Doubtless, if there is any state that should be well structured, well organised, and strict in its traffic regulations, it should be Lagos with Nigeria’s busiest seaport, airport, tens of millions in population,  and  home to diverse multi-trillion naira businesses.  The matter at hand is even larger that traffic offences:  this city must live like a 21st-century megacity. There must be no room for the bedlam that prevails. Of course, this demands that laws must be made to work. 

We would admit the need for small vehicles to transport people and goods in the inner parts of the city.  Certainly, people need such to get to the main roads where bus stops are located.  Certainly, not everyone has a personal vehicle, or can drive one. Certainly, not everyone can endure a long walk –especially the aged and the sick. Besides, barely two weeks into the implementation of the law against motorcycles and tricycles has shown just how much so many Lagosians depend on these means to get around.

The bus stops are ever so full of hapless people waiting for the very inadequate number of alternative means of transportation. People are truly stressed and under pressure. Regardless of the “representations to the government concerning commercial motorcycles and tricycles, including rights groups, unionists and traders”, according to Omotoso, there appears to be inadequate planning to alleviate the difficulties that will arise with the law.  Of course, the state government has done a few things – more buses and ferries. Beside that these are not adequate, they are not at all appropriate to inner-city transportation needs.
 
Granted that security of lives and property is the first –and one aspect – of the constitutional duty of government, the criticisms that attend the new measure are not totally unfounded.  First, the point must be made that many – including well-educated ones, are engaged in the tricycle and motorbike business for lack of a better choice of work. The ban has thrown them back into the unemployment market. The social implication is dangerous.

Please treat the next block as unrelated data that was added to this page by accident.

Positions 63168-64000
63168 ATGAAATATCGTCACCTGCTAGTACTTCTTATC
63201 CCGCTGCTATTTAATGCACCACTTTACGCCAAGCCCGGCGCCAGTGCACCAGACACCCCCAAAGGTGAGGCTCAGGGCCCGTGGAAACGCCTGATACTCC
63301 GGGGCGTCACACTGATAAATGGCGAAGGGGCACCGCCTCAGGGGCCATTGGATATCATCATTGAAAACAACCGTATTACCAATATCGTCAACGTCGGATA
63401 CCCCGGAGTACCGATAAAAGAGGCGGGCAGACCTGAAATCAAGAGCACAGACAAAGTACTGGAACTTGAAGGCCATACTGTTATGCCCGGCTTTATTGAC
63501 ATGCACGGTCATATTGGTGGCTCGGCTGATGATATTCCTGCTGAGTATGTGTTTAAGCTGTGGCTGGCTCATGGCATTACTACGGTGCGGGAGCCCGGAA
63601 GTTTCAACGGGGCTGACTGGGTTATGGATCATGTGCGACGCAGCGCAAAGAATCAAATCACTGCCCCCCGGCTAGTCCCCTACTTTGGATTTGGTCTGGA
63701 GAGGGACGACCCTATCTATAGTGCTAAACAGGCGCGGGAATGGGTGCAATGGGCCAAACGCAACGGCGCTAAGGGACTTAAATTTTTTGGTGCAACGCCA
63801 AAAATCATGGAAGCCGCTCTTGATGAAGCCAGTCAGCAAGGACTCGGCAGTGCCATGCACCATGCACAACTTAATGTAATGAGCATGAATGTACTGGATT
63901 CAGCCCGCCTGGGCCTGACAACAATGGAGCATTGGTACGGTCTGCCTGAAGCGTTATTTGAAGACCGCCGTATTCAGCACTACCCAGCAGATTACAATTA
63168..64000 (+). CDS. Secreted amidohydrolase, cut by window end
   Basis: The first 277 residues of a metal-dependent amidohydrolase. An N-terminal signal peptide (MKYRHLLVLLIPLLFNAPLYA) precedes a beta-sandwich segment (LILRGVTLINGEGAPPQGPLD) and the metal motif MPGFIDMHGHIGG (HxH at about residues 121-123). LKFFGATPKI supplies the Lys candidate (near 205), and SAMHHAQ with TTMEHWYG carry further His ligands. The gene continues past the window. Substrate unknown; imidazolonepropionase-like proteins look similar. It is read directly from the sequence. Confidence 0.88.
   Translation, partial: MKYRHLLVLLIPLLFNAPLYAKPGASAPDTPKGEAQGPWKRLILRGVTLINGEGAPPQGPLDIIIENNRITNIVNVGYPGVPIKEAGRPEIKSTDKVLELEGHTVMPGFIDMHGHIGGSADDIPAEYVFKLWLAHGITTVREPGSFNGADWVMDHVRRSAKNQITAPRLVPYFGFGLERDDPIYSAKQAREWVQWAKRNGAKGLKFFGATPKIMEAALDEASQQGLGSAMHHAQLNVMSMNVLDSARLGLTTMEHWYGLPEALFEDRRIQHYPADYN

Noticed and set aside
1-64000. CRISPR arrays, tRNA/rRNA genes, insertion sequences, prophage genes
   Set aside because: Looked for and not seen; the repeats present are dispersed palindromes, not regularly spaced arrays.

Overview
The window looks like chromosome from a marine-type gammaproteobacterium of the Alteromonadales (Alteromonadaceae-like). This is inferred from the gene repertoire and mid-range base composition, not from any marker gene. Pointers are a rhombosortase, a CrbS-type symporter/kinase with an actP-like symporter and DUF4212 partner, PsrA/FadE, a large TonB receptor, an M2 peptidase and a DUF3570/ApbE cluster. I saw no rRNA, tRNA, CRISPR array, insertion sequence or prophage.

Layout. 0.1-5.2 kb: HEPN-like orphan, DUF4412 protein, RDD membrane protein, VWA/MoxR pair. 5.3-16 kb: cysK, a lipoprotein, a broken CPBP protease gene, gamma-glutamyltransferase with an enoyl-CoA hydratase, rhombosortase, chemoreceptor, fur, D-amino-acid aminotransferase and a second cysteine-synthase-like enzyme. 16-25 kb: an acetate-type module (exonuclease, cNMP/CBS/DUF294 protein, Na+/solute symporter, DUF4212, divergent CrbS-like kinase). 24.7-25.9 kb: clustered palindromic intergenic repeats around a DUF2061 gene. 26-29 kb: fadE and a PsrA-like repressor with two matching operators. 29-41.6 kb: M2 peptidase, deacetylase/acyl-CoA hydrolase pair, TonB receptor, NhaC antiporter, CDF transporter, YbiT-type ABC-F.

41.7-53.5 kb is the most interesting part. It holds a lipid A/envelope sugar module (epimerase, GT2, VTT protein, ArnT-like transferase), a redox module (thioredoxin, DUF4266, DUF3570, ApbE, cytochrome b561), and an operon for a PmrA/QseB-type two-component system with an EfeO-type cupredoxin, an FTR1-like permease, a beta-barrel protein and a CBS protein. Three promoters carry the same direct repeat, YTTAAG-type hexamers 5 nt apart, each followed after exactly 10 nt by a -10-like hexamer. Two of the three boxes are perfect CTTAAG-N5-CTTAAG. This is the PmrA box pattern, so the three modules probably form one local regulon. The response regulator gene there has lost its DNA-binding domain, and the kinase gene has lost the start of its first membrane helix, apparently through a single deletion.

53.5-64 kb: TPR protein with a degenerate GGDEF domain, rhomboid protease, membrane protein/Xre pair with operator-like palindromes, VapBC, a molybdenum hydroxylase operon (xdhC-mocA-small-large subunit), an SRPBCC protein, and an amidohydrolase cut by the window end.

Second, many persons who hypocritically voted for the decision to ban these modes of transportation actually abetted them by distributing these vehicles to their constituents for the so-called ‘‘poverty alleviation.’’  It was short-sighted not to have appreciated the implications of their ‘‘generosity’’ for public security and personal safety. The stress that the law has put on commuters is such that many consider it ‘‘anti-people.’’  Another reason for this is that it hurts the poor who eke a living from the service they provide. Third, more structured, and legally incorporated operators who have reportedly invested huge sums in the business are being hurt by the ban. They claim to be properly and duly approved for the business whereas Omotoso maintains that, “government has not registered any company to operate special motorbike business.”
 
It is instructive that Sanwo-Olu has repeated that his government “will sustain the ban…mainly because of security and safety reasons.” That cannot be faulted.  But he must not lose sight of the second aspect of the constitutional duty of government, which is to ensure the welfare of the people.  It is hereby suggested that government should partner with the private sector to introduce smaller buses and cars to eventually phase out the unwanted modes of transportation including the motorbikes and tricycles.
 
In the main, Lagos State government must go and study how modern megacities are planned, designed, run and how they efficiently function. Above all, laws must be made to work if the desired result is to be achieved. Meanwhile, law enforcement officers, notably the police in Lagos should not be allowed to abuse their powers to violate the rights of the people at this time. There have been reports of enforcement of the ban and restriction in local governments and development areas not affected yet. This is unconscionable.